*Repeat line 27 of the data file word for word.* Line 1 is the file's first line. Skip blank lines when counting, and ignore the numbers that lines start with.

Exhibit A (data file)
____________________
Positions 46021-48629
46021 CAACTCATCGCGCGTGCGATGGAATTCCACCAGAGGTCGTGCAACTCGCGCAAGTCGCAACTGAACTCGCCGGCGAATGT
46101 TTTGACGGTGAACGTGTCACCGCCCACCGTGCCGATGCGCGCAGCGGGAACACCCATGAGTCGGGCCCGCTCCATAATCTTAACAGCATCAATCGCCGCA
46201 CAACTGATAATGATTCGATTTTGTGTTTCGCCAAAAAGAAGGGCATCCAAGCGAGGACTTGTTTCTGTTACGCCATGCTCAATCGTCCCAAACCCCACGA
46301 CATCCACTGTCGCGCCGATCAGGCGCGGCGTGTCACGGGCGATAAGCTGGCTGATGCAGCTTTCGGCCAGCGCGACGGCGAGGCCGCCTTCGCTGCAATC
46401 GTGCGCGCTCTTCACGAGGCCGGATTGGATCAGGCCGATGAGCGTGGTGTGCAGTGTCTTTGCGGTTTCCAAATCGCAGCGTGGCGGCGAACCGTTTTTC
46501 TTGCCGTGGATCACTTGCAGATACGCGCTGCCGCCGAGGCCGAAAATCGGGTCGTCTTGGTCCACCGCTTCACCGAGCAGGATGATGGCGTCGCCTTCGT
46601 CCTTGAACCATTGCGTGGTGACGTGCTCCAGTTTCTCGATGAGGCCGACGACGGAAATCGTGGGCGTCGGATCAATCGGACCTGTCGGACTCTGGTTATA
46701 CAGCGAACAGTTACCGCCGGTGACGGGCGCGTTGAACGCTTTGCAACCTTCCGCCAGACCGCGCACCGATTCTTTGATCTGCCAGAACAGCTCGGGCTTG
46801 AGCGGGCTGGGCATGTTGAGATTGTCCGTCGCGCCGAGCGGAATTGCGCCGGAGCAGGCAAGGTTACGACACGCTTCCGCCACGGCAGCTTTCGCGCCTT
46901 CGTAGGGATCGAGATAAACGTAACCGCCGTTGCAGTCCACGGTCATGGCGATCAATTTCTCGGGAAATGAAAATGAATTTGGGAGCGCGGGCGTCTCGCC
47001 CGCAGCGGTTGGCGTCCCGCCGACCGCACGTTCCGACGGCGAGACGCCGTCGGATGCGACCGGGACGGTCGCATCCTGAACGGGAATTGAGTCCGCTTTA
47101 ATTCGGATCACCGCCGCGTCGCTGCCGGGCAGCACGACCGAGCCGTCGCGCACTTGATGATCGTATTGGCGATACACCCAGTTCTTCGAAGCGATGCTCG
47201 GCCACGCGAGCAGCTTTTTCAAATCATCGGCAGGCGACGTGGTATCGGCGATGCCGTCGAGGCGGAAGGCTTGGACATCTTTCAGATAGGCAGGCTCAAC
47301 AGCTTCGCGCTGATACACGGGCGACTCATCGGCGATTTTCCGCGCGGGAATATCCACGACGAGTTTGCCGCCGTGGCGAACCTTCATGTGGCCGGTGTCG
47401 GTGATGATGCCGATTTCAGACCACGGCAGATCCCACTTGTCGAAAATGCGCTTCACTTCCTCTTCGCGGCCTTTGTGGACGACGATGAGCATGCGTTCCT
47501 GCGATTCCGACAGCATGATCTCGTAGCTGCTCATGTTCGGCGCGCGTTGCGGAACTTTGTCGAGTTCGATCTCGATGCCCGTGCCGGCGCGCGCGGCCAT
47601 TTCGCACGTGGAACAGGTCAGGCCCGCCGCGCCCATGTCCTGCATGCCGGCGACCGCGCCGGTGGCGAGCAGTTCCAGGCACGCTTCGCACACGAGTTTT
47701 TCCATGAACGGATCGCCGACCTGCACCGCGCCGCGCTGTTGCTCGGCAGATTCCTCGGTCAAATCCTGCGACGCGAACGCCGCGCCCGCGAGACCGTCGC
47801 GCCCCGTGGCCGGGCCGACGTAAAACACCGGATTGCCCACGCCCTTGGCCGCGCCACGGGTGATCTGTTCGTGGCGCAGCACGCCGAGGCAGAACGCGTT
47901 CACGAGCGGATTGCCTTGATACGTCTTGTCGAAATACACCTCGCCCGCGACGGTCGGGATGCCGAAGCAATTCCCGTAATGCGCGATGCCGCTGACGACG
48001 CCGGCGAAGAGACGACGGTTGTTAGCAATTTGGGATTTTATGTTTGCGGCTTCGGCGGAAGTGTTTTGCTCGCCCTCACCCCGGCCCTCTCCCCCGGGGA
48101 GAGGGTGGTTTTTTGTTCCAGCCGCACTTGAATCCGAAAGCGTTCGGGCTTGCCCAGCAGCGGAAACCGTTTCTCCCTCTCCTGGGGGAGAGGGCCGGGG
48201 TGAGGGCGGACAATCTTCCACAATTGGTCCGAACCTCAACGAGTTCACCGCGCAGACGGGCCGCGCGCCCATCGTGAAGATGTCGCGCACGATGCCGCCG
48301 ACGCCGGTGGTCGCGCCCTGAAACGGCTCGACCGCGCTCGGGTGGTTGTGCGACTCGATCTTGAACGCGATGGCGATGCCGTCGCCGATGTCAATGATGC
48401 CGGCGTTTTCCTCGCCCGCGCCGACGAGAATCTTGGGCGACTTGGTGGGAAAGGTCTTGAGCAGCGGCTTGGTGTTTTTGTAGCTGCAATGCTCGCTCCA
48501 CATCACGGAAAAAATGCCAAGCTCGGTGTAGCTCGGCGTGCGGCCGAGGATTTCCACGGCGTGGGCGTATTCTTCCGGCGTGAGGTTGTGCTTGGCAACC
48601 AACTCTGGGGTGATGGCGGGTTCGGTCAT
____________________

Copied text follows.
48501 CATCACGGAAAAAATGCCAAGCTCGGTGTAGCTCGGCGTGCGGCCGAGGATTTCCACGGCGTGGGCGTATTCTTCCGGCGTGAGGTTGTGCTTGGCAACC